Forum for Science, Industry and Business

Sponsored by:     3M 
Search our Site:

 

Review of Occurence of Anti-infectives in Water

20.05.2009
Anti-infectives have become environmental contaminants of growing concern, as they are transported from landfills, agriculture and urban centers into waterways and drinking water, according to a review article published in the May 2009 issue of the peer-reviewed journal Environmental Health Perspectives (EHP).

The authors suggest that “only highly contaminated waters could affect the most sensitive [aquatic] species,” but when considering the potential of high anti-infective concentrations to contribute to the spread of antibiotic resistance in bacteria, indirect impact on human health must be considered.

Anti-infectives comprise several classes of biologically active compounds such as antibiotics, synthetic sources such as antimicrobials and some antifungals. Anti-infectives are constantly discharged at trace levels in natural waters near urban centers and agricultural areas. They represent a cause for concern because of their potential contribution to the spread of anti-infective resistance in bacteria and other effects on aquatic biota.

Available data concerning three classes of antibiotics (macrolides, quinolones and sulfonamides) and the individual compound trimethoprim in urban wastewater in three geographic areas (East Asia, Europe and North America) indicated significantly higher concentrations of these products in raw wastewater compared with treated wastewater.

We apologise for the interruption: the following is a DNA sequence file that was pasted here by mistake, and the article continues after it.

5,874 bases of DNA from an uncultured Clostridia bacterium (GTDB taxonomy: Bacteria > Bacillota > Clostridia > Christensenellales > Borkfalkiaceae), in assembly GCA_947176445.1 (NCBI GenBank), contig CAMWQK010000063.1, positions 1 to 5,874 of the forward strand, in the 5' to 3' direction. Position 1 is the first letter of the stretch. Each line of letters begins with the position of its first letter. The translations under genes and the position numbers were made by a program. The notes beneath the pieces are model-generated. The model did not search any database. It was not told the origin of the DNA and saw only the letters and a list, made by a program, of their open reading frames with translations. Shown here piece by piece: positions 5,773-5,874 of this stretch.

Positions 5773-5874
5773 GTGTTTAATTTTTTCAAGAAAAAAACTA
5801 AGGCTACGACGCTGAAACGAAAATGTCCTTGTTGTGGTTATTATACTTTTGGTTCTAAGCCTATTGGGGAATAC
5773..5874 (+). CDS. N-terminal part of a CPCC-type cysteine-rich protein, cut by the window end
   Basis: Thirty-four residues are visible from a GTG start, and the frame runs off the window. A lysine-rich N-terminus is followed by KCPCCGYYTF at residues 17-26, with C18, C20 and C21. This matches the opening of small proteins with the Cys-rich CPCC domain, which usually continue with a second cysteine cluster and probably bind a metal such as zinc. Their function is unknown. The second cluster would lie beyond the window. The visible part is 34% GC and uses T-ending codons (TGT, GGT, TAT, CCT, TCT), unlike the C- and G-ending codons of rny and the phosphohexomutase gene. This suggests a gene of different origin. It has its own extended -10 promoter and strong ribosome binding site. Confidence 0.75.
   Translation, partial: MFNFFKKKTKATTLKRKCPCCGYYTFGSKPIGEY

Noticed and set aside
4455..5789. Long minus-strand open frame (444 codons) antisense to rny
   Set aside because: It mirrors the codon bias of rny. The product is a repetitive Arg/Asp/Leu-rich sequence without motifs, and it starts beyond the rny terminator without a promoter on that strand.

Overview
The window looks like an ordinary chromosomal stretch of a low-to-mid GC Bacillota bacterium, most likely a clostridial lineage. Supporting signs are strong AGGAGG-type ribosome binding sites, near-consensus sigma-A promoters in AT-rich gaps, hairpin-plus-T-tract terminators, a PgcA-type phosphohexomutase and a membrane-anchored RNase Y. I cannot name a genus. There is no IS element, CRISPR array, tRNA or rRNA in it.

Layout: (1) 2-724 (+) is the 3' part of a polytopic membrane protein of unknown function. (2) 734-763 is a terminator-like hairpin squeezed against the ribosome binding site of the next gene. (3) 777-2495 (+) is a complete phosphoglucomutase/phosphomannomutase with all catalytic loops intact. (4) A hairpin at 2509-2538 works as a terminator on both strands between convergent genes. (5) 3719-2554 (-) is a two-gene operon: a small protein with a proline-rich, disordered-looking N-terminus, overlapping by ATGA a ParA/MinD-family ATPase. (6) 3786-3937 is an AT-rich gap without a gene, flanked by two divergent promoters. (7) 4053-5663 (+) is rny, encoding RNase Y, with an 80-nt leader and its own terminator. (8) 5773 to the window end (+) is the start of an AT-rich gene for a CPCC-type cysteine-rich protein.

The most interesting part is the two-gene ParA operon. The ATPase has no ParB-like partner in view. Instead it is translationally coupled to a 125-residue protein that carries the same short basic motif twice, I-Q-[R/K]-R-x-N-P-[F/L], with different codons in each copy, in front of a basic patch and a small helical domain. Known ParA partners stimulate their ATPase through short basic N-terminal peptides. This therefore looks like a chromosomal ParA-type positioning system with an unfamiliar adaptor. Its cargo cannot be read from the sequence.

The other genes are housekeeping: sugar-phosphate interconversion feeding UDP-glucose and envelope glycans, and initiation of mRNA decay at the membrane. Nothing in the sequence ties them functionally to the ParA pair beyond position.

The authors cite research suggesting that the current tendency toward concentrated animal feeding operations means the occurrence of anti-infectives in agricultural wastewater may increase in the near future. Moreover, urban water conservation strategies, while critical for ensuring adequate water supplies, also mean lower wastewater volumes and thus an increase in anti-infective levels because of lower dilution.

“More research is necessary, especially for low- to middle-income countries, which may be more impacted by anti-infective contamination than high-income countries because of less extended public sewage infrastructures, higher rates of self-prescription and often less strict industrial emissions legislations,” wrote first author Pedro A. Segura and colleagues.

“The cumulative effects of anti-infectives in wastewater are not yet known,” said EHP editor-in-chief Hugh A. Tilson, PhD. “Further studies need to be conducted to moderate the impact of anti-infectives in the aquatic environment in the future.”

Other authors of the paper included Matthieu François, Christian Gagnon and Sébastien Sauvé. This study was supported by the Fonds de Recherche sur la Nature et les Technologies du Québec, the St. Lawrence Action Plan, the Natural Sciences and Engineering Research Council of Canada and the Canadian Foundation for Innovation. The authors declare they have no competing financial interests.

The article is available free of charge at http://www.ehponline.org/members/2009/11776/11776.html.

EHP is published by the National Institute of Environmental Health Sciences (NIEHS), part of the U.S. Department of Health and Human Services. EHP is an Open Access journal. More information is available online at http://www.ehponline.org/. Brogan & Partners Convergence Marketing handles marketing and public relations for the publication and is responsible for creation and distribution of this press release.

Julie Hayworth-Perman | EurekAlert!
Further information:
http://www.ehponline.org/
http://www.ehponline.org/members/2009/11776/11776.html